Friday, January 05, 2007


The Holiday Vs. Rocky Balboa

We went to see two movies recently. The Holiday was one Miss Tori had been looking forward to for a while. I don't know if I was dying to see it, but she wanted to see it and I like Jack Black, so what the heck. Plus, I wanted to see Rocky Balboa, and I thought seeing this might help persuade Miss Tori to go to that.

I can't believe I'm saying this, but I am very pleasantly surprised to say that I was very pleasantly surprised by The Holiday, and Miss Tori was extremely surprised at how much she liked Rocky Balboa.

The Holiday is the story of two women who are unlucky in love. To get a little space and clear their heads, they end up trading houses for two weeks, with journalist Kate Winslett coming to Los Angeles and movie trailer maker Cameron Diaz going to the English countryside. Winslett's Iris has been hanging on to love for a man who has cheated on her, left her for another woman, and is now engaged to that woman. Somehow, Iris just can't let him go.

As Amanda, Diaz just wants to go somewhere without men, and Surrey sounds perfect, until Iris' brother stops by after a night at the pub to sleep it off at his sister's house. Meanwhile, Iris has met a score composer (Jack Black) who seems sweet, but is already in a relationship. She ends up devoting her time to a ninety year old screenwriter, learning about the old days in Hollywood and learning a little bit about what a classy guy, and true love, are all about. When Black's relationship goes sour, Iris finally gets a clear and objective look at what a doormat she's been for the past three years.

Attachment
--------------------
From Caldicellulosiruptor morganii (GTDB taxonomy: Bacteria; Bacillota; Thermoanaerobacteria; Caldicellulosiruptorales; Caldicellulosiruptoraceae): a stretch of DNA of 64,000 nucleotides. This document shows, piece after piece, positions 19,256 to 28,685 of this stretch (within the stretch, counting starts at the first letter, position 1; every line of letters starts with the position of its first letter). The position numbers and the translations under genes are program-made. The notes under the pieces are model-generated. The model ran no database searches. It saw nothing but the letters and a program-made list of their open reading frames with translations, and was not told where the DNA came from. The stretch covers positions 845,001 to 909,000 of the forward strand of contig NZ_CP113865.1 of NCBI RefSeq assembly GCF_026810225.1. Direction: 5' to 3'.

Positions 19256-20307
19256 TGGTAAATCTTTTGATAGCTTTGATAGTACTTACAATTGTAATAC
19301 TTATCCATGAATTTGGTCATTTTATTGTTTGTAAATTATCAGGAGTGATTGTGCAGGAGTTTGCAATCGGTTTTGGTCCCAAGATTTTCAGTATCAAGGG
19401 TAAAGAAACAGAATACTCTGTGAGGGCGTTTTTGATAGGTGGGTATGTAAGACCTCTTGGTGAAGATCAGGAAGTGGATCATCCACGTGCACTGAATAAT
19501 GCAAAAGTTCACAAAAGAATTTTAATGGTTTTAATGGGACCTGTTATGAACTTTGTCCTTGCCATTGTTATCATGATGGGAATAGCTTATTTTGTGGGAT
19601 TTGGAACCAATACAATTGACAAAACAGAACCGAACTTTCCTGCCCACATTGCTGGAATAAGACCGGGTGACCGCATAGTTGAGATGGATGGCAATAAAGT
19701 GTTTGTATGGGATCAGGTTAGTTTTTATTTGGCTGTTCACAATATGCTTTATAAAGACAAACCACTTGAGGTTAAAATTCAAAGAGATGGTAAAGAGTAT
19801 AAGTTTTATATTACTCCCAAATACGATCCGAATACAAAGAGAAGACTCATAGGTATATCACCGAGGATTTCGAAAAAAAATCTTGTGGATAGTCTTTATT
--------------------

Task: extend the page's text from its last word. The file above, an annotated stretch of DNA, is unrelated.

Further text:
The film continues, back and forth across the Atlantic, with laughs and heartfelt moments along the way. If you're a "beautiful person" you probably won't appreciate this movie. If you're any kind of real human being who's encountered any of the ups and downs of love, this movie will resonate,and perhaps even bring a tear or two before it's all over. Read other reviews here.

And in this corner . . . Rocky Bal-Bo-a!

I'm going to the Patron's 60th birthday party tomorrow, and after hearing him ridicule the very idea of another Rocky movie, it is my personal mission to convince him to see it.

You may have heard that sequels are almost never as good as the originals. Yes, but not this time. You may have heard that after Rocky II, it all went downhill. Yes, but not this time. You may have heard that Stallone couldn't act his way out of a community theater. Yes, but not this time. You may have heard that this could be the surprise movie of the year. Yes.

In this movie, Rocky has gotten older. His son is in his twenties, working at some finance type job and a little sick of the old man's shadow following him everywhere he goes in Philadelphia. Rocky is running a restaraunt called Adrian's, in honor of his now deceased wife, and he is haunted by her memory. Paulie, well, he's still Paulie, crusty as ever and guilty about how he treated Adrian. We also meet Marie, a woman who met Rocky once when she was a little girl. She's had a hard life and is raising a teenage son on her own.

The boxing? Forget it. That's just the scenery. You're watching a movie about human relationships, how people deal with loss and hurt and pain. Yes there is a big fight at the end, but the outcome of the fight is secondary to the lessons of the film.

This film is also family friendly. The violence is minimal, especially by today's standards, and even the boxing scenes are cut to minimize any graphic imagery. Believe it or not, you might shed a tear or two when you see this one as well. Read other reviews here.

At the end, this review is a split decision. If you have to choose only one of these movies, the slight edge has to go to Rocky Balboa.
Comments: Post a Comment

<< Home

This page is powered by Blogger. Isn't yours?